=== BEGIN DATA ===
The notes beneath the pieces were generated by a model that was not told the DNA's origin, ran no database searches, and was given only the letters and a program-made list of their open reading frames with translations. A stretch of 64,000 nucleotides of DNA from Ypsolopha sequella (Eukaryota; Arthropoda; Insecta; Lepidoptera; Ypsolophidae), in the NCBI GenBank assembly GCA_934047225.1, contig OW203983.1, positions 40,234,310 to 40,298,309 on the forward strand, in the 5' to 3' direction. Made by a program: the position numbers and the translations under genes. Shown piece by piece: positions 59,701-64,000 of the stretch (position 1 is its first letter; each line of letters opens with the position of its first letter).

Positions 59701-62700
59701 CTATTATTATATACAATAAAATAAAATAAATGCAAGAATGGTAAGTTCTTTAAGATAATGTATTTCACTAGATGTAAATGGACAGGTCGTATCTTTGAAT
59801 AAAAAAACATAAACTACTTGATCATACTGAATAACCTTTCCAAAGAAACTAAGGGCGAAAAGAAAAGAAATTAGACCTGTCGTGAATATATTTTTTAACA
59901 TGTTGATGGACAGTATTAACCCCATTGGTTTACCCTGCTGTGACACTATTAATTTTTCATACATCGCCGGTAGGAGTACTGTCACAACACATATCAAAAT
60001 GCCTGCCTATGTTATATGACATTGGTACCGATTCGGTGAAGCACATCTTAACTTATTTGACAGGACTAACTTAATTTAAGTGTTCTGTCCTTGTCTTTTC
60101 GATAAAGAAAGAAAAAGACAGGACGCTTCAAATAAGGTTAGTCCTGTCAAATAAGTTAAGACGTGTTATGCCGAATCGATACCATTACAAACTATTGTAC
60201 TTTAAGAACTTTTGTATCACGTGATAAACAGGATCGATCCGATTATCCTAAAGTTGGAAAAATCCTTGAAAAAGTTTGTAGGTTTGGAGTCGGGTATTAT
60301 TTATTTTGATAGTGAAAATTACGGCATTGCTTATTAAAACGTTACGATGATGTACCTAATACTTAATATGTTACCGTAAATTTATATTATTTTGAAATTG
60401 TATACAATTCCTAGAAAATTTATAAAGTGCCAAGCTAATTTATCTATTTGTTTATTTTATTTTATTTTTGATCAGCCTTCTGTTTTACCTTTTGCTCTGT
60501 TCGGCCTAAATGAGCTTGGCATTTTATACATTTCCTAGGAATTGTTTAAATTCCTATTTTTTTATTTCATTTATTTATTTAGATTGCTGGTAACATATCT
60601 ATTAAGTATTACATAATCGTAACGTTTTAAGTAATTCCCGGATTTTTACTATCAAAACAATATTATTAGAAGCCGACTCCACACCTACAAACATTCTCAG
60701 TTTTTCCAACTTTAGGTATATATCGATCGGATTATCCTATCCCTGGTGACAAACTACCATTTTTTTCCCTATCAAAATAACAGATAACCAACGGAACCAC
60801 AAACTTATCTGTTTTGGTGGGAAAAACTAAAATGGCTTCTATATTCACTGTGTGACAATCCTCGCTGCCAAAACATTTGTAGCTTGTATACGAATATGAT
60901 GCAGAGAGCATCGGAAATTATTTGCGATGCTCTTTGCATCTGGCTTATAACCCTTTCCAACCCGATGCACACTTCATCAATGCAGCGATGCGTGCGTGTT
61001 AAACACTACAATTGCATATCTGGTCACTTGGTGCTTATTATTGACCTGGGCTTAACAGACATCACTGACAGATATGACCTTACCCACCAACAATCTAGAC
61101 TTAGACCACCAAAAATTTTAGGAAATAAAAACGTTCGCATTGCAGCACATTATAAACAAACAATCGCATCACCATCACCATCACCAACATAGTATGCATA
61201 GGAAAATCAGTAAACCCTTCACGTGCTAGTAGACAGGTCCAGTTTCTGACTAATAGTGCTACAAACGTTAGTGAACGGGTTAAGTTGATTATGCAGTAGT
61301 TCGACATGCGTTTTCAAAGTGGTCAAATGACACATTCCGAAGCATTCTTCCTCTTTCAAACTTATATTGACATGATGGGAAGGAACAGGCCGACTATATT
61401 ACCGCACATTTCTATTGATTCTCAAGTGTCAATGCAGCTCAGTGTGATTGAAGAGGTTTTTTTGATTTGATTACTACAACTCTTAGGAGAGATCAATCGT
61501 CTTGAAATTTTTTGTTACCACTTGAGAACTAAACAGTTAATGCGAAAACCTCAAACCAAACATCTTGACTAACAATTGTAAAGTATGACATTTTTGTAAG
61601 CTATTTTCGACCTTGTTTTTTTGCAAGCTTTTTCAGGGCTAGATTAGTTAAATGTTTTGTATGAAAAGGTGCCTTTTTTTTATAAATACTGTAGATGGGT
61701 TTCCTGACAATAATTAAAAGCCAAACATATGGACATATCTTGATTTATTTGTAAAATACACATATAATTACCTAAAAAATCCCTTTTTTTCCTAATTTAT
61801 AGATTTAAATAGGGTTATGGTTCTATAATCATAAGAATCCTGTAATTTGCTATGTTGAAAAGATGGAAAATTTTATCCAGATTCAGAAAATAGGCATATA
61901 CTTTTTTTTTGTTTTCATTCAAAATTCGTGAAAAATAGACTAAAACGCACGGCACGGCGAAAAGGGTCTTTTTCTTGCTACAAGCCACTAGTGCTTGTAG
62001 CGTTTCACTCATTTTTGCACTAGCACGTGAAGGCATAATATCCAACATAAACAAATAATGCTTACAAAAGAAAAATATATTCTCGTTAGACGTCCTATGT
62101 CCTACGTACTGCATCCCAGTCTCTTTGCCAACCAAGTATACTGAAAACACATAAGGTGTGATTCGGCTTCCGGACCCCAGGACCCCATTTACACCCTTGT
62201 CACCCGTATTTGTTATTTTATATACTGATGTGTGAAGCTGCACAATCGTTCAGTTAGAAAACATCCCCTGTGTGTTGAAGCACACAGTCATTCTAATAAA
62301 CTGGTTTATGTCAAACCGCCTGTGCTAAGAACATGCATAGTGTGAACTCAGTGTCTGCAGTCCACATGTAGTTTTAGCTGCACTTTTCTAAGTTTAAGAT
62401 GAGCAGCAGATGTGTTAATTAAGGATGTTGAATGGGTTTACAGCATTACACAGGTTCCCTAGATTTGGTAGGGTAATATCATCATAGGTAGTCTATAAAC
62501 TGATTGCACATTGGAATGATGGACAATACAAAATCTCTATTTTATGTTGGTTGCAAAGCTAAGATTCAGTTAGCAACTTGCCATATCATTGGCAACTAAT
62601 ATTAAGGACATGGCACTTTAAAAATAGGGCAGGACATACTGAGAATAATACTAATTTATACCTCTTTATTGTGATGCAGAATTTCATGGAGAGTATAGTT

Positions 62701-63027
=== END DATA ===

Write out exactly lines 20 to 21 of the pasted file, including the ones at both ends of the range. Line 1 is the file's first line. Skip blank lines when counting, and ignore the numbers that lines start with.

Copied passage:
61401 ACCGCACATTTCTATTGATTCTCAAGTGTCAATGCAGCTCAGTGTGATTGAAGAGGTTTTTTTGATTTGATTACTACAACTCTTAGGAGAGATCAATCGT
61501 CTTGAAATTTTTTGTTACCACTTGAGAACTAAACAGTTAATGCGAAAACCTCAAACCAAACATCTTGACTAACAATTGTAAAGTATGACATTTTTGTAAG